Some programs support saving the data for downloading into an FMS; some support printing out narrow route maps. All are generally easier and faster than using our own heads as we did as students. The following are a few of those helpful programs.
NBAA Flight Planning Support
NBAA has positioned full time employees to work in partnership with the FAA’s Air Traffic Control System Command Center (ATCSCC). This partnership has led to the development of a new subscription-based Member service. The service is rooted in the development of new FAA air traffic management tools and procedures introduced under the umbrella of Collaborative Decision Making (CDM).
CDM is an evolving process that continually takes advantage of new technologies and better procedures to improve efficiency for operators in the National Airspace System (NAS). Placing staff at the ATCSCC puts NBAA in position to affect CDM products and develop services for operating Members thus taking advantage of all that CDM has to offer. Members can either be direct subscribers to the NBAA GA Desk or alternatively may benefit from the GA Desk by subscribing to various services offered by NBAA Members that provide Flight Planning and Flight Support activities. A web page has been established to allow those companies that have partnered with NBAA a chance to briefly describe their services with links back to their main company web pages for more detailed offerings.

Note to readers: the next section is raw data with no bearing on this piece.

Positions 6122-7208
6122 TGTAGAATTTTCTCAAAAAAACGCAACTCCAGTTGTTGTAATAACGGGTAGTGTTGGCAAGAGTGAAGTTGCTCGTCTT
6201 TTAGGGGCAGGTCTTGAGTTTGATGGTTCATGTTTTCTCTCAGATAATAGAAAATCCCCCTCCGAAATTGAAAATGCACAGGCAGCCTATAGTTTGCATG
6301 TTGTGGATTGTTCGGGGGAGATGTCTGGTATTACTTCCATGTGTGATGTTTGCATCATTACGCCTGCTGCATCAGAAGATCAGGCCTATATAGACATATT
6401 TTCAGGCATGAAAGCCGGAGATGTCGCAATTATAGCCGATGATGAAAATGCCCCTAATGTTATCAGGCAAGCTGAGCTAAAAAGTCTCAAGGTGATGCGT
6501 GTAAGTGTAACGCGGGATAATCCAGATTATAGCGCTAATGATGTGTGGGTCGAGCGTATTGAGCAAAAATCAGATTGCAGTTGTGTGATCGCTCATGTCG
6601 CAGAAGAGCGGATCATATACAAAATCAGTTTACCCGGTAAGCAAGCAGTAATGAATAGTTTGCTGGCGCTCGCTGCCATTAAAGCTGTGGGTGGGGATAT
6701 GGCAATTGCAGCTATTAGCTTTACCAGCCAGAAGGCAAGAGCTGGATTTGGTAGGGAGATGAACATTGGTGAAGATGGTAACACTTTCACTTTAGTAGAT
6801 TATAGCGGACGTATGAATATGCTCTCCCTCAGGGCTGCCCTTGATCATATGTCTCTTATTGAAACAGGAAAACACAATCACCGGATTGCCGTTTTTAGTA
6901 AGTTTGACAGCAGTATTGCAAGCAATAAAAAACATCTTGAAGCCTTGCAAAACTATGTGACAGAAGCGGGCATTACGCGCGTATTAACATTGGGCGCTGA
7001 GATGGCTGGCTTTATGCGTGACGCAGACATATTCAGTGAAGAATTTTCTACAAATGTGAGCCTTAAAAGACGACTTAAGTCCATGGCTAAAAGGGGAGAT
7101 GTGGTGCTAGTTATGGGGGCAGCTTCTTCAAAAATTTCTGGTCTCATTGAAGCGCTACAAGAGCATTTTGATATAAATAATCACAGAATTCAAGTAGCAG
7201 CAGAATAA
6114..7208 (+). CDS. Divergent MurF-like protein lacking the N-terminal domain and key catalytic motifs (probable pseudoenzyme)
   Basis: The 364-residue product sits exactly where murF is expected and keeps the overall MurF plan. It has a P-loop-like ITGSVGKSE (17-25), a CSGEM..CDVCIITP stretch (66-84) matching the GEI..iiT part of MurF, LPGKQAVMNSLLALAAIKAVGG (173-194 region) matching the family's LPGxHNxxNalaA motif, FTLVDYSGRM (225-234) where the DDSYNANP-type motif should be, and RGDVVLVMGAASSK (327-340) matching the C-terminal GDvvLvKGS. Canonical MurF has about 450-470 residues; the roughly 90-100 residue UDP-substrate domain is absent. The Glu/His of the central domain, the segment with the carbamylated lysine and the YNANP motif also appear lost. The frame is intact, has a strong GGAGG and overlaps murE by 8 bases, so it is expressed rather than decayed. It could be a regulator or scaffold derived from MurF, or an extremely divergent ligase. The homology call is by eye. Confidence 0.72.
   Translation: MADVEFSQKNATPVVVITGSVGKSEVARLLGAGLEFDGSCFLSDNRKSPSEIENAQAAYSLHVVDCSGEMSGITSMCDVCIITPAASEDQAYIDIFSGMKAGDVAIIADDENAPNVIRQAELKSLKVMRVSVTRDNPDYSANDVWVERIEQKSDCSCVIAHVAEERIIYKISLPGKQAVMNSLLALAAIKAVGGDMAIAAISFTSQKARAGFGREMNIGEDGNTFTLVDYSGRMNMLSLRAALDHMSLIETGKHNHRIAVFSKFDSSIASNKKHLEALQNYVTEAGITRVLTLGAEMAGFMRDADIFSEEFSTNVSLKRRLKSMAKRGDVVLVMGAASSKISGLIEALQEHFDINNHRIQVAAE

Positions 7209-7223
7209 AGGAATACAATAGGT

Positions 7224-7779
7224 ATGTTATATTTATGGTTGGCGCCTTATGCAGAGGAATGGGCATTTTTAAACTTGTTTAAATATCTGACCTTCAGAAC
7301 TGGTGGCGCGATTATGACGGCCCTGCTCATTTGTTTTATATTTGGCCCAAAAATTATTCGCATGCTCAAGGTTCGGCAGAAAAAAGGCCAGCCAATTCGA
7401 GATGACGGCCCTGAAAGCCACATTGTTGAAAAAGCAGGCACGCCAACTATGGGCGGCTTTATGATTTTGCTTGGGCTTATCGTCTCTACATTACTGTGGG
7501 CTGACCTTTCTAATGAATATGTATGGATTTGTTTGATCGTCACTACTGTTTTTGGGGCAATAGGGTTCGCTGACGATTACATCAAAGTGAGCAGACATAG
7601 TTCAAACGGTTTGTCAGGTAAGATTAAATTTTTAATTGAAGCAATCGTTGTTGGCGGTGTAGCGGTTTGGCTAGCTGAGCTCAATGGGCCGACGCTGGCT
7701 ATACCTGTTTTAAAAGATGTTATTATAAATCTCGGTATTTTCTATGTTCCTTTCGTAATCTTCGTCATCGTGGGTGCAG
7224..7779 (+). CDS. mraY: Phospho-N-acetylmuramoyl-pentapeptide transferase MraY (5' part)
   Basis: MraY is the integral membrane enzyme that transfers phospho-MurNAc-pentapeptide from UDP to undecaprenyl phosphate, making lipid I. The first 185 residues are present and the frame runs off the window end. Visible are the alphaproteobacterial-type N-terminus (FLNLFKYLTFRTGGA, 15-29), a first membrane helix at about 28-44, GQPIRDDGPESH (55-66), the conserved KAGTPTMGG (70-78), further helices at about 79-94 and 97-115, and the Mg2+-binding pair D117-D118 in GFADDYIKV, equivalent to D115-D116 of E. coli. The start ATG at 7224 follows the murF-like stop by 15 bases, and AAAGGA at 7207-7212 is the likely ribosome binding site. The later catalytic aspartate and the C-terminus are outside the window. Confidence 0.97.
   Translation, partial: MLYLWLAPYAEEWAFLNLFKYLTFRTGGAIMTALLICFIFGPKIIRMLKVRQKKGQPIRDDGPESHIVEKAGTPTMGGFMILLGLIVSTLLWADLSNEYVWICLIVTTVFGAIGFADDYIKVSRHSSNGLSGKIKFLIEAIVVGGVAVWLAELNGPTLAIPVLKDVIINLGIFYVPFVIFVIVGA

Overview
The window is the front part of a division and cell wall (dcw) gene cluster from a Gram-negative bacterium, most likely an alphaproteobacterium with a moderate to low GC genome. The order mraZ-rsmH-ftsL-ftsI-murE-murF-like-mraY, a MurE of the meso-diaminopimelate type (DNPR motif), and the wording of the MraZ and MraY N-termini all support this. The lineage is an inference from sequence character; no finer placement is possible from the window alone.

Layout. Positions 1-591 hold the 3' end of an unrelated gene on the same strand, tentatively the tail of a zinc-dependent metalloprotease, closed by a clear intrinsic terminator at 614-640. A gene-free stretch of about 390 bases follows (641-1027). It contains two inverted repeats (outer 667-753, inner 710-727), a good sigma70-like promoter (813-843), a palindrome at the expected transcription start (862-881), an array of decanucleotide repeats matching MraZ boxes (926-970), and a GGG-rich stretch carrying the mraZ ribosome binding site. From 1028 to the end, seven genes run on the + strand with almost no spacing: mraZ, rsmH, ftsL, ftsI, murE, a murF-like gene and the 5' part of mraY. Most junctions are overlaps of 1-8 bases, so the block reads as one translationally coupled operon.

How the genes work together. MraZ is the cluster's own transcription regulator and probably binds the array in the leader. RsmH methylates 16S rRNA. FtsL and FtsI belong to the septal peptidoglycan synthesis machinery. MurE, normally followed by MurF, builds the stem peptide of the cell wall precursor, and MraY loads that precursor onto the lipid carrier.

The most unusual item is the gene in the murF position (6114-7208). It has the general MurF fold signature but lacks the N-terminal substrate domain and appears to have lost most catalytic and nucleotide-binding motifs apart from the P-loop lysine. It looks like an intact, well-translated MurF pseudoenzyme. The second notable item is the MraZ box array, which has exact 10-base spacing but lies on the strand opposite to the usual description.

More information from www.nbaa.org
Air Routing International
Air Routing International- L.P. (ARI) started in Houston- Texas- as a weather and aviation service provider. Now in the aviation support business for more than 27 consecutive years- ARI encompasses a wide variety of services and operational groups – each developed to meet a need or specific requirement that clients have needed. As corporate and general aviation has matured and evolved into a business with professional standards and service expectations- so has the support that the company offers. As the number of corporate aircraft operators has increased- routes traveled have expanded and air travel has become an integral component of the national economy- ARI has built products and services for clients to benefit from. The role of ARI is to compliment the corporate flight operators’ capability- provide quality and safety driven services and empower aviation flight operations to perform to the maximum of their capability.